Arundel he took me to the Isle of Wight where he introduced me to the
dealers. They all called him Mr Andersen with a certain reverence.
He made me peer through a letter box in Union Street, Ryde, to see a
flight of hundreds of mahogany apothecary drawers, discarded in the
side corridor of a chemist shop. He had been trying to buy them for
since the 1950`s. I peeped in on them for the next thirty years,
but last summer they had gone.
affronted by Gretchen`s buying, Viv would still come along later to
pick up. Even in his eighties he would haul a heavy dresser base
onto the roof of the latest ageing Volvo estate rather than pay a
carrier. He dressed with understated style. His tailor was the
Oxfam shop just down the road from the auction room in Worthing. Viv
was always careful with money.
was born in Nanital Hill Station, India on August 13th
1927. His mother Esme`s family, the Herseys, were fabulously
wealthy. Viv remembered hundreds of acres of their own land as well
as their own elephants. His father, Freddy, was Colonel in Cavalry
who lost all interest in the British Army when it switched from
horses to tanks. When Viv was five the family returned to England,
wintering in Hampstead and spending their summers at the Meynells`
intellectual commune at Greatham in West Sussex. At sixteen Viv
joined the Royal Naval Academy at Pangbourne, but disliking the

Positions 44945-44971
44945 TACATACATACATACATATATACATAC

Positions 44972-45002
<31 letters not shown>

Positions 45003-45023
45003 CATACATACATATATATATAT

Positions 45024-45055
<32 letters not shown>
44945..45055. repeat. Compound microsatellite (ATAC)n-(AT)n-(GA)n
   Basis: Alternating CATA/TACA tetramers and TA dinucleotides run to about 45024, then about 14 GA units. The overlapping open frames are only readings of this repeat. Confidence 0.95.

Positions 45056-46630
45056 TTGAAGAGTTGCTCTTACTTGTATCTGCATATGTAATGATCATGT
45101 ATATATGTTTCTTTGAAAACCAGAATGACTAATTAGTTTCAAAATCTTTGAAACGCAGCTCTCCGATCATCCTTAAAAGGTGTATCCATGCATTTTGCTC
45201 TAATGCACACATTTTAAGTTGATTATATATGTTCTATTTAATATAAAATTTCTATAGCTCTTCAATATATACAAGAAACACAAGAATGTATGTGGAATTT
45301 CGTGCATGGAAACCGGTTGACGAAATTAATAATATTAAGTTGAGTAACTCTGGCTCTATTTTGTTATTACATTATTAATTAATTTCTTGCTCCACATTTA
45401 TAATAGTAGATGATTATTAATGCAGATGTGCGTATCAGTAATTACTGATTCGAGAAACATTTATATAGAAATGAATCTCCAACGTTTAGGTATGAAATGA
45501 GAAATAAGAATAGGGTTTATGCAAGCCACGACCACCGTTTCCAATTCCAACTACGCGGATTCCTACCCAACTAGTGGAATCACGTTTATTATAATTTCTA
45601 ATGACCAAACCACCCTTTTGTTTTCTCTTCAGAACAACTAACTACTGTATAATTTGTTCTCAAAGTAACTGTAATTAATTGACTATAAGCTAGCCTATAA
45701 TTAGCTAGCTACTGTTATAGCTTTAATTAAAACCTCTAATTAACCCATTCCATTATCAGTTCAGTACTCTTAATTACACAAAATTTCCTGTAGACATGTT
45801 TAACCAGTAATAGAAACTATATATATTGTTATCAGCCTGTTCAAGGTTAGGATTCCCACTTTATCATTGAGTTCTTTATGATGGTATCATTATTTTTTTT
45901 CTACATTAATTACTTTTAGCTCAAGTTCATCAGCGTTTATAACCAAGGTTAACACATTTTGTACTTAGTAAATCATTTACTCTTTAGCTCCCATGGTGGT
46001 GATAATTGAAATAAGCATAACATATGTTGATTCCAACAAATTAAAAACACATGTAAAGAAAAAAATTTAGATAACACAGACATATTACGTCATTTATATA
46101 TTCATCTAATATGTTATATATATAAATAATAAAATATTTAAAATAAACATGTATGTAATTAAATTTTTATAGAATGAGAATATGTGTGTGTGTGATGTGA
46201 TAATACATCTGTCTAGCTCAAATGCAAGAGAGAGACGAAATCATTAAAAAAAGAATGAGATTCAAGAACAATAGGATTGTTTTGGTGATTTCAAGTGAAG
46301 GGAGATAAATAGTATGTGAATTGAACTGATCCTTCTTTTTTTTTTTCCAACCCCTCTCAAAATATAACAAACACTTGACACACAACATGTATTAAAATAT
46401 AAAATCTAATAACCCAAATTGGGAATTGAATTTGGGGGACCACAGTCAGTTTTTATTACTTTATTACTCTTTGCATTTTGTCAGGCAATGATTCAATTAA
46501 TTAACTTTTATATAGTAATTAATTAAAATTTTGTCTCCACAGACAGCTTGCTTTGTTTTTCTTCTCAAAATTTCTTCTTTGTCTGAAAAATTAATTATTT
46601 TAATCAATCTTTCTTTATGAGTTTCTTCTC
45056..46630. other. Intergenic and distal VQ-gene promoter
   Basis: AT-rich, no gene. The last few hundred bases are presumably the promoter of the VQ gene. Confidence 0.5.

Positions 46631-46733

strict regime and cold showers, quickly transferred to the Merchant
It was a
bizarre incident during the second war which Viv always said started
him on the road to dealing. Aboard the Liberty ship SS Samson, sent
to China with a cargo of belts and lipsticks, Viv was about to throw
overboard a pair of his old shoes. “Johnny, Johnny how much you
want for shoes?” came a cry from the dock. A deal was swiftly
concluded exchanging a mah jong set for the discarded shoes. The
dealer was born.
England, Viv was recruited as assistant to Jasper Maskelyne, the
great wartime magician. Viv thus saw out the last days of the British
music hall dressed as a china man.
career was followed by one still more curious, a spell as manager of
a synchronised swimming troupe who toured the lidos of the south of
Next stop was
Regent Street Poly where he gained a degree in Civil Engineering. He
went on to work for Ove Arup the global firm of consulting engineers
and assisted with the designs for the Royal Mint.
He met Gretchen
when the London taxi she had bought for £50 broke down. Always
perfectly mannered, Viv stopped to help and accompanied her to a
nightclub in Swallow Street off Piccadilly.
Viv is survived
by Gretchen and their three children, Emily in photography, Ben in
property and Toby in music. He died, after a battle with cancer,
at four am on a Saturday morning with his family around him. At 6 am
Gretchen, in an act only understandable to true dealers, went to
Portobello antiques market. She bought the best Noah`s Ark she had
seen for years. I don`t know how much she paid but you can be
certain Viv wouldn`t have given more than 7/6.
appears in todays Antiques Trade Gazette.